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muscle guy eatingPalatinose is also known as isomaltulose, and may be listed as 6-0-a-D-glucopyranosyl-D-fructose. Palatinose is a disaccharide composed of alpha-1,6-linked glucose and fructose that is naturally occurring in honey and sugar cane. For use in dietary supplements and food products palatinose may be extracted from sugar cane or manufactured by the bacterial fermentaion of sucrose (table sugar, composed of glucose and fructose).

Palatinose is listed as a sugar on food and supplement labels, but it is absorbed much more slowly than sucrose and other sugars. The slow digesting nature of palatinose may be because it is hydrolyzed slowly in the small intestine. This may cause gastrointestinal upset in some users, but anecdotally this only appears to be an issue in people using large amounts. Because palatinose does not cause a rapid rise and fall in blood sugar as other sugars do yet still tastes sweet, it has been used as a sugar substitute for diabetics. Palatinose may be included in some weight gainers, meal replacements, and carbohydrate powders as a low glycemic index liquid carbohydrate source. Palatinose also may be useful for people who consume a pre-workout shake. Using Palatinose as a carbohydrate source in this shake should provide sustained energy levels during training.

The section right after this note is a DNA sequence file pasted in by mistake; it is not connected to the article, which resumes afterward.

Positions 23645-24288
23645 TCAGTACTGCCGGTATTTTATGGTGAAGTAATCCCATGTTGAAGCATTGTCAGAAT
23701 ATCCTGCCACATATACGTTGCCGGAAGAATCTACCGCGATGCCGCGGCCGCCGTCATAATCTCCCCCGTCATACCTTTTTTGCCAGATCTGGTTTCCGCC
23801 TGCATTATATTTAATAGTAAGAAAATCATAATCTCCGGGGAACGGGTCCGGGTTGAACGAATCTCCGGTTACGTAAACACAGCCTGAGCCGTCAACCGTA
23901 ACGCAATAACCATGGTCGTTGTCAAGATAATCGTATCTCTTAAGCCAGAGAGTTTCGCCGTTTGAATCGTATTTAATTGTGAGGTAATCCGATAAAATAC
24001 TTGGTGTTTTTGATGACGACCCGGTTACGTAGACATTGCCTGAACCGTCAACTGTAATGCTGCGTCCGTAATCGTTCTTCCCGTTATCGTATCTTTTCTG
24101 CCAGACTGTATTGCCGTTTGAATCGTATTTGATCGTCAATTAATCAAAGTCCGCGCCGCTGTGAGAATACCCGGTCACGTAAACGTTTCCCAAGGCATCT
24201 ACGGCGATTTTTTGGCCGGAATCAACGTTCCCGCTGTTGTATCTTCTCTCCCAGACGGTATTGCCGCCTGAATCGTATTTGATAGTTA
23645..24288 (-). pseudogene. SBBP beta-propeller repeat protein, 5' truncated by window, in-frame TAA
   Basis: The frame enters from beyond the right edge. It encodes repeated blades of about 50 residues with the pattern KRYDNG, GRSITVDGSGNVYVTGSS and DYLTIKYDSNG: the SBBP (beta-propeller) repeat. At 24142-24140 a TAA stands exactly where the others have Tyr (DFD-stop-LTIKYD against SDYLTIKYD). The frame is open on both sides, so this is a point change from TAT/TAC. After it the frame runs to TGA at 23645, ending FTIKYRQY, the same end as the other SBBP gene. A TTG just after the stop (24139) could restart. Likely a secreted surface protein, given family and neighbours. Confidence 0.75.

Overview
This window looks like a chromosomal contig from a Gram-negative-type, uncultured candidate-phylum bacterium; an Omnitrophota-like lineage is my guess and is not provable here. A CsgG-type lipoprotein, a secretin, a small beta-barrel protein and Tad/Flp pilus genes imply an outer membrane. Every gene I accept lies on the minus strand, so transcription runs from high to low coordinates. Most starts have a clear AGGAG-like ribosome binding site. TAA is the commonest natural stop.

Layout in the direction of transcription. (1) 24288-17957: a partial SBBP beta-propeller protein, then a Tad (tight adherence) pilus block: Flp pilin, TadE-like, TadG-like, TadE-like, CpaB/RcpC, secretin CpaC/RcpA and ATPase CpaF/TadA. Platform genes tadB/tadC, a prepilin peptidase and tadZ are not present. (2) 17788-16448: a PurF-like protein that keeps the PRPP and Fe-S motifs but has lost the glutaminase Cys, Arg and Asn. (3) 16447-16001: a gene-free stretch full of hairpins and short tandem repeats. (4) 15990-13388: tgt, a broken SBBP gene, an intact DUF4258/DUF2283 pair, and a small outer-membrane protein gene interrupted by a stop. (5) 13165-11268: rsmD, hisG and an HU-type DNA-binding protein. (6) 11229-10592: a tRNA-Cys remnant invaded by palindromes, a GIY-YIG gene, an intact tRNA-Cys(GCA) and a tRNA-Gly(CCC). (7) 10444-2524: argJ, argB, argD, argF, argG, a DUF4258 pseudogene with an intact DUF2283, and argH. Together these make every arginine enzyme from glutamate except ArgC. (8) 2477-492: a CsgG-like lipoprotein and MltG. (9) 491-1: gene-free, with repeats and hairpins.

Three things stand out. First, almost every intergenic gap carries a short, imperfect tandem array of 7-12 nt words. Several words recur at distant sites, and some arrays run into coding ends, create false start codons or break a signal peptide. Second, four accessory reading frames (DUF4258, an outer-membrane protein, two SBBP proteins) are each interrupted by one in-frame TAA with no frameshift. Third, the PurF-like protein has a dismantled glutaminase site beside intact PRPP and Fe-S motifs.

Sadly, palatinose is not used very often as a carbohydrate source in meal replacements or weight gainers. This is perhaps due to the fact that it shows up as sugar on the nutrition label, or because other carbohydrate sources like maltodextrin are cheaper to use. Palatinose does not do anything spectacular other than supply carbohydrates, but it is still useful as a sweetener and as a source of slow digesting carbohydrates.


1. Okuno M, Kim MK, Mizu M, Mori M, Mori H, & Yamori Y. (2010). Palatinose-blended sugar compared with sucrose: different effects on insulin sensitivity after 12 weeks supplementation in sedentary adults. International Journal of Food Sciences and Nutrition. 61(6), 643-51.

2. Sakuma M, Arai H, Mizuno A, Fukaya M, Matsuura M, Sasaki H, Yamanaka-Okumura H, Yamamoto H, Taketani Y, Doi T, & Takeda E. (2009). Improvement of glucose metabolism in patients with impaired glucose tolerance or diabetes by long-term administration of a palatinose-based liquid formula as a part of breakfast. Journal of Clinical Biochemistry and Nutrition. 45(2), 155-62.

3. Oizumi T, Daimon M, Jimbu Y, Kameda W, Arawaka N, Yamaguchi H, Ohnuma H, Sasaki H, & Kato T. (2007). A palatinose-based balanced formula improves glucose tolerance, serum free fatty acid levels and body fat composition. The Tohoku Journal of Experimental Medicine. 212(2), 91-9.

4. Arai H, Mizuno A, Sakuma M, Fukaya M, Matsuo K, Muto K, Sasaki H, Matsuura M, Okumura H, Yamamoto H, Taketani Y, Doi T, & Takeda E. (2007). Effects of a palatinose-based liquid diet (Inslow) on glycemic control and the second-meal effect in healthy men. Metabolism: Clinical and Experimental. 56(1), 115-21.

5. Lina BA, Jonker D, & Kozianowski G. (2002). Isomaltulose (Palatinose): a review of biological and toxicological studies. Food and Chemical Toxicology : an International Journal Published for the British Industrial Biological Research Association. 40(10), 1375-81.

6. Kawai K, Okuda Y, & Yamashita K. (1985). Changes in blood glucose and insulin after an oral palatinose administration in normal subjects. Endocrinologia Japonica. 32(6), 933-6.

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